1. We have prepared a shape file that contains reference labels for each sample unit. Download the following individual files of the shapefile: .prj .shp .shx and .dbf . In Google Earth Engine, click Assets tab > New > Table Upload; navigate to downloaded files and upload the individual .prj .shp .shx and .dbf files of shapefile. Ingesting the shapefile will take about five minutes. The shapefile that contains the sample data should appear in the Assets tab with the name “STR_sample_Cambodia_interpreted” – you are now ready to analyze the sample data.

3. Analysis

  1. As explained in Choosing an estimator because the sample was selected under stratified random sampling using a categorical change map to define strata, the stratified estimator is efficient for estimating area.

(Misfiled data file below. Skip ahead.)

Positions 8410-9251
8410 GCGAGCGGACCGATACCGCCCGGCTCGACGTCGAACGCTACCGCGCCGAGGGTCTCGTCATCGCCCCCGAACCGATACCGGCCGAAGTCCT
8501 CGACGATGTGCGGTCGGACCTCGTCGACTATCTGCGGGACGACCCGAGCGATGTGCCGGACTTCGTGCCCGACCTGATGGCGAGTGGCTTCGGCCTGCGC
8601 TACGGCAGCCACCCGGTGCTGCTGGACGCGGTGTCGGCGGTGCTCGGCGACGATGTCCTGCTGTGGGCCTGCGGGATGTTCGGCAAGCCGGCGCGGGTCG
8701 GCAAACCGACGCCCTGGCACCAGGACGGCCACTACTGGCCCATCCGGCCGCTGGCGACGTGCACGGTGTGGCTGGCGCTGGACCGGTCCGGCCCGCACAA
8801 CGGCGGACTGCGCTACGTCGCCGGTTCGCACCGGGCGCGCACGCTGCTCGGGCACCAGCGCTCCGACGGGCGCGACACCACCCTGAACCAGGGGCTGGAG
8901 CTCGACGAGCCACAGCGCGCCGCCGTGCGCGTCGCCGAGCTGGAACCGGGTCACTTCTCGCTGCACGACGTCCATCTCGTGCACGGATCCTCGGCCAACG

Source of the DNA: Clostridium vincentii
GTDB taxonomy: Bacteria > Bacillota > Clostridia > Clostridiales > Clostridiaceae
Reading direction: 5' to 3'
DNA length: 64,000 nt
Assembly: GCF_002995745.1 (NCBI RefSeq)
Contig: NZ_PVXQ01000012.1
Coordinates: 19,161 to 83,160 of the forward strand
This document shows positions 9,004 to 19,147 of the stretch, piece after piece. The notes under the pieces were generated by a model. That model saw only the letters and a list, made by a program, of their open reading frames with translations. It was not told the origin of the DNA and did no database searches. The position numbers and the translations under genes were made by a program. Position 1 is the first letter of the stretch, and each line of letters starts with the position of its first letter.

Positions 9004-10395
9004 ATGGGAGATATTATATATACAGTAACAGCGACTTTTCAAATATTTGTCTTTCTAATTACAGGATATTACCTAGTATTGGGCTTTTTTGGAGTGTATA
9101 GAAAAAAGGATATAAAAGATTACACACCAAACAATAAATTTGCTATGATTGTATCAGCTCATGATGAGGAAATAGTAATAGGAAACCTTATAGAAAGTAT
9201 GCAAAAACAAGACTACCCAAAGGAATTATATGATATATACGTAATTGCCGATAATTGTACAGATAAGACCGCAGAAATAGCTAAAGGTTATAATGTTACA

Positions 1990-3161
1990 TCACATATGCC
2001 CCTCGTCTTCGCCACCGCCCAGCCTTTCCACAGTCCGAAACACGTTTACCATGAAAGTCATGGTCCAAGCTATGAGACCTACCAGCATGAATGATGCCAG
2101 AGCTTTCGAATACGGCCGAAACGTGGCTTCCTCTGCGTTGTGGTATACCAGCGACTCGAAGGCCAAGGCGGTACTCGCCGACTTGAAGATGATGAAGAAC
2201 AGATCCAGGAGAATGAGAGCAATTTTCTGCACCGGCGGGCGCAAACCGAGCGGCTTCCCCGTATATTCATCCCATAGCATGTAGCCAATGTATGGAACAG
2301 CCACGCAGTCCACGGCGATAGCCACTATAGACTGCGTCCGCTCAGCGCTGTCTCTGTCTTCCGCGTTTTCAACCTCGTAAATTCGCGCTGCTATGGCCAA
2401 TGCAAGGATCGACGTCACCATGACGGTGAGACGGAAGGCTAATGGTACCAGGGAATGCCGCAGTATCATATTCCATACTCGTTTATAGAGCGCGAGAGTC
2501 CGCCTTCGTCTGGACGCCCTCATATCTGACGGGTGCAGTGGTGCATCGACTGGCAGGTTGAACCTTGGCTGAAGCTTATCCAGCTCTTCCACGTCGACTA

2. Run the script 3_0_stratified_estimation. Because we need the strata weights and because we can easily estimate the accuracy of the map using the sample data, under Specify the map used to stratify, specify “stratification_cambodia_utm_small”; specify “reference” under Specify the reference attribute name; and “STR_sample_Cambodia_interpreted” under Specify the reference feature collection – click Load data; and then “Apply stratified estimator”.
  3. Click Show error matrices to display a cross tabulation of map and reference labels at sample locations. The first matrix shows the number of sample units, \(n_{hj}\) identified as class \(j\) in the reference data in stratum \(h\). The second matrix shows the estimated area proportion of class \(j\) in stratum \(h\) as \(\hat{p}_{hj} = W_h \times n_{hj} \div n_{h+}\).